– Who are you?
– I am an American novelist who spent most of his adult life as a carpenter, and who hopes to spend the rest of it writing, and traveling, and reading, and engaging with his fellow humans and the pressing concerns of humans on planet Earth.
– What are your writing habits?
– I like to ease into the writing day by reading fiction first thing in the morning. At some point, when I realize I’m no longer reading what’s on the page, but writing in my head, then it’s time to get to work. When the writing is going well, I work as long as I have the energy and eyesight to do so, and then I try to stop, like Hemingway, when I know where I’m going next, so that I can get right to it the next day.
– Are you satisfied by the sales of your books?
– Yes, very much. I hoped to earn my modest advance back, and anything after that would be, as we say in America, “gravy.” The hardback generated a good amount of gravy, and I’m hopeful that the paperback will generate more, because that is how I will afford the time to work on the next novel.
– What are you doing to promote your book by the best possible way?
– I never say no to any opportunity to talk with readers and other writers about the book, from festivals to conferences to bookstores to book clubs to blogs. I keep my website up to date with events and news, and try to be as present as I can be on Facebook and Twitter without annoying people. I try to be as thankful as I feel, to treat every kind word or act with gratitude, and to be as gracious as anyone who’s had my good fortune ought to be, which includes championing the work of fellow authors big and small. I make sure that readers and booksellers, especially, know how much I appreciate the essential role they play in the life of any book.
– When we will see your next novel and would you unveil something more about it?
– I hope this next novel will be published by 2017, but no promises. All I can say is that I am trying to write the best novel I can, and so far it looks like it will, like Descent, be set in motion by an inexplicable and heartbreaking piece of bad luck.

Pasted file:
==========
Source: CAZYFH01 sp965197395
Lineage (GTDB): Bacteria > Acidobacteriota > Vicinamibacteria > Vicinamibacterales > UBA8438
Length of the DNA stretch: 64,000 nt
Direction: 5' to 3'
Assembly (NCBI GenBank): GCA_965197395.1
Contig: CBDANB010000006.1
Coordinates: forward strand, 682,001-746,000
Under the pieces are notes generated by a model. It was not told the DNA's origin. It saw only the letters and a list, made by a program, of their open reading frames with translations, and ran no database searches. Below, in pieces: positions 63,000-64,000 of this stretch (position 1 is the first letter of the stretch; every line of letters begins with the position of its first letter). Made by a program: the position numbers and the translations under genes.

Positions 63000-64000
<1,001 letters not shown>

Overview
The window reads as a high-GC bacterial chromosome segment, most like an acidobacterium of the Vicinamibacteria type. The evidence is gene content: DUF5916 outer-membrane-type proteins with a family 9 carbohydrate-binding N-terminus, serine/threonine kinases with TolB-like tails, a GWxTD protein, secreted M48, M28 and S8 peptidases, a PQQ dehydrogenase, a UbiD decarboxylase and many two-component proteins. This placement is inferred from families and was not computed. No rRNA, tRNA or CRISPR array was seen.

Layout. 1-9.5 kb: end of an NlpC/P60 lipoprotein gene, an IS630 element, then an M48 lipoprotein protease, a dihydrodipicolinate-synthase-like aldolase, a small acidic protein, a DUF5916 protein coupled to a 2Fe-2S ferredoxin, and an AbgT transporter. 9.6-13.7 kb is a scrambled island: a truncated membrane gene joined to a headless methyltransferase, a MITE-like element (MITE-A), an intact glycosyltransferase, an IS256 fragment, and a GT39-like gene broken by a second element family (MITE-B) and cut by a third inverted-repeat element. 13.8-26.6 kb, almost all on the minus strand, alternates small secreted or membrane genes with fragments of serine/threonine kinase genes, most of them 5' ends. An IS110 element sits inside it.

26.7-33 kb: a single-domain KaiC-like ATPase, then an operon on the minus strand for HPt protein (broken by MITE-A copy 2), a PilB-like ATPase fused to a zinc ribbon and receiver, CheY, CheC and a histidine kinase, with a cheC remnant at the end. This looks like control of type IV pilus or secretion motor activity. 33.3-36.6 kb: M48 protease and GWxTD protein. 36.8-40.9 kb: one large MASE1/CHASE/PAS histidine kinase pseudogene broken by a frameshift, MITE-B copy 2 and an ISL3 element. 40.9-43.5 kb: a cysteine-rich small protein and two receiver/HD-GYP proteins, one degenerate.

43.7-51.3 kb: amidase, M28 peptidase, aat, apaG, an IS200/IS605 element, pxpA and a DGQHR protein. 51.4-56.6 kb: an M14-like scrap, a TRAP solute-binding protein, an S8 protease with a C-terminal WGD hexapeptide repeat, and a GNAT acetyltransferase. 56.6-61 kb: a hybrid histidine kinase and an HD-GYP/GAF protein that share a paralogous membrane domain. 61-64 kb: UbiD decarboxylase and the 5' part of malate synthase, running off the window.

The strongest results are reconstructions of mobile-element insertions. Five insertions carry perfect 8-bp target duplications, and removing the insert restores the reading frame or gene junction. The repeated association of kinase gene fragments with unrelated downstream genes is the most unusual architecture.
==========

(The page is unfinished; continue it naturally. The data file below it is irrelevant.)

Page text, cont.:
– You are teaching creative writing in University of Memphis. What are your first words towards the students who want to become writers?
– If you want to write fiction, READ IT. And read it not for entertainment, but for instruction. Learn to read like a writer, and then read, read, read…write your heart out, and read some more. All you need to know is in the books you admire and love. They are your best teachers, forever.
– If you may ask yourself one question in the interview what it will be?

– Q: If you could be anything other than a writer, what would you be? A musician.

To learn more about Tim Johnston check out his Website

Take a look at his books
Descent: A Novel
Irish Girl: Stories
Never So Green

About Ognian Georgiev

Ognian Georgiev is a sport journalist, who is working as an editor at the "Bulgaria Today" daily newspaper. He covered the Summer Olympics in Beijing 2008 and in London 2012. The author specializes in sports politics, investigations and coverage of Olympic sports events. Ognian Georgiev works as a TV broadcaster for Eurosport Bulgaria, Nova Broadcasting group, TV+, F+ and TV7. He is a commentator for fight sports events such as boxing/kickboxing and MMA. In May 2014 Ognian Georgiev released the English version of his book The White Prisoner: Galabin Boevski's secret story.

Posted on November 12, 2015, in Author, BESTSELLER, Books, Interview and tagged , , , , , , , . Bookmark the permalink. Leave a comment.